Kate Bowler is right when she says, “In-between can be an awfully lonely place. In transition, exposed, that place of waiting and vulnerability. A place that doesn’t fit anyone’s idea of normal because there aren’t words for it, and it isn’t there yet.” So, I believe our natural tendency at this in-between time is to get out of that space, do anything to fill the void, the uncomfortable place of vulnerability. But Kate says, no, what we must do is “let us settle there for the moment. Knowing and trusting we aren’t alone. We’re in this strange middle place…together”. We are together in the change we are facing right now!

Even as we wait…together, I believe there is some work we can do in the waiting. Some work we can do in the unknowing. Some work we can do at this crossroad we are facing. There are choices we can make right here where we are right now. Joan Chittister in her book “Scarred by Struggle, Transformed by Hope”, expounds about this liminal time we are in this time of struggle. “There is no one who does not have to choose sometime, some way, between giving up and growing stronger as they go along”. I wonder if some of you have already decided where you are with this. Maybe you’ve already told yourself that you’re giving up on our church. And that giving up can come in many ways. One can withdraw from participating in the discussions, turn back from actively supporting the transition, forget to encourage our leaders as they clear a path for us. Maybe you say you don’t care anymore, you’re done with changes. Maybe you decide you don’t want to hang around here anymore. There are many ways to give up.

But Joan Chittister offers us another option, an option that is important for all of us to consider. That is the option to grow stronger. Joan’s life as a Benedictine nun, theologian and author exposed her to people experiencing all kinds of struggles. She, herself has had her own struggle and she says this about what she has learned. “All struggle is not loss. All those who struggle do not give way to depression, to death of the spirit, to death of heart. We not only can survive struggle but, it seems, we are meant to survive in new ways, with new insights, with new heart.”  Think about what she is saying, that the change our church is facing could really open us to new ways, to new insights or to a new heart to serve the living God? Joan normalizes our struggles by saying that “life itself has become a series of life-changing interruptions we are meant to expect and to broach with very little help. But there is another side to these changes and struggle. Life may feel precarious at times, but life is also, made up of a series of miracles. Love happens, relationships form, the job opens, the promotion comes, differences great and small melt into one another, we succeed in becoming just what we wanted to be.” We hold this delicate balance between the struggle, this in-between time and how hard it is to be in this liminal space, and the hope that comes with the possibilities that are before us.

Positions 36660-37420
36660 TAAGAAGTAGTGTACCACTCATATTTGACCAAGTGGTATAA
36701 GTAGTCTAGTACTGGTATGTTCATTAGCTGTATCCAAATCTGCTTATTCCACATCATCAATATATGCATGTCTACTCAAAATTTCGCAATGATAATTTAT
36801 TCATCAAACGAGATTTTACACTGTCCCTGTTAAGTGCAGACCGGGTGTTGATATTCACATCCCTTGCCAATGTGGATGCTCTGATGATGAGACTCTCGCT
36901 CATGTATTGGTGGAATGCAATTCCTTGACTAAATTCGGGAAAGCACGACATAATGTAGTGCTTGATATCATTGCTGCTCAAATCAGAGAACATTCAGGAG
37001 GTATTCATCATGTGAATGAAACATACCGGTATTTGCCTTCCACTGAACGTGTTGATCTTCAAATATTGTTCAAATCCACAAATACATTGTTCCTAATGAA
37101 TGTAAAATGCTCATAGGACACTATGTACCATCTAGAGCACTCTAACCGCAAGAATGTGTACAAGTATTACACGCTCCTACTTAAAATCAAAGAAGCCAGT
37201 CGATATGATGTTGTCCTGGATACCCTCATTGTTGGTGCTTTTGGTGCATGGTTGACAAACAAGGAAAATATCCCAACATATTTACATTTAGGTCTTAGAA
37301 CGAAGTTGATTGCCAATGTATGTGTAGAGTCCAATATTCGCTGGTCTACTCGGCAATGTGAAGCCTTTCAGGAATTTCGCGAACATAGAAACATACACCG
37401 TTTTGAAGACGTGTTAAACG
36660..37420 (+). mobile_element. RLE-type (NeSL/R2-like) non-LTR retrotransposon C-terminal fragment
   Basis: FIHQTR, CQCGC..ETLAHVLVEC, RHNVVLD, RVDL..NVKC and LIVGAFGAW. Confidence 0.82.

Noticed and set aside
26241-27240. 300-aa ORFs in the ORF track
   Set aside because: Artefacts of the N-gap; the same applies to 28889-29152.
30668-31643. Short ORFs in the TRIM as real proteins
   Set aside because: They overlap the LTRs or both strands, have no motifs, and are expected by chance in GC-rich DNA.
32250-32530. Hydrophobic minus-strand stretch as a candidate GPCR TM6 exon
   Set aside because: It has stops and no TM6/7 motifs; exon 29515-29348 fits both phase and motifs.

Joan Chittister warns us that “if we give up in the midst of struggle, we never find out what the struggle would have given us in the end. If we decide to endure it to the end, we come out of it changed by the doing of it. It is a risk of mammoth proportions. We dare the development of self.” Are you willing to take the risk? We certainly don’t know what will come at the end but this for sure, we will have found new ways to live as a church, we will learn new insights, and we will all have new hearts. Let’s not forget that Kate Bowler says yes we’re in this strange middle place but at least we are together. Amen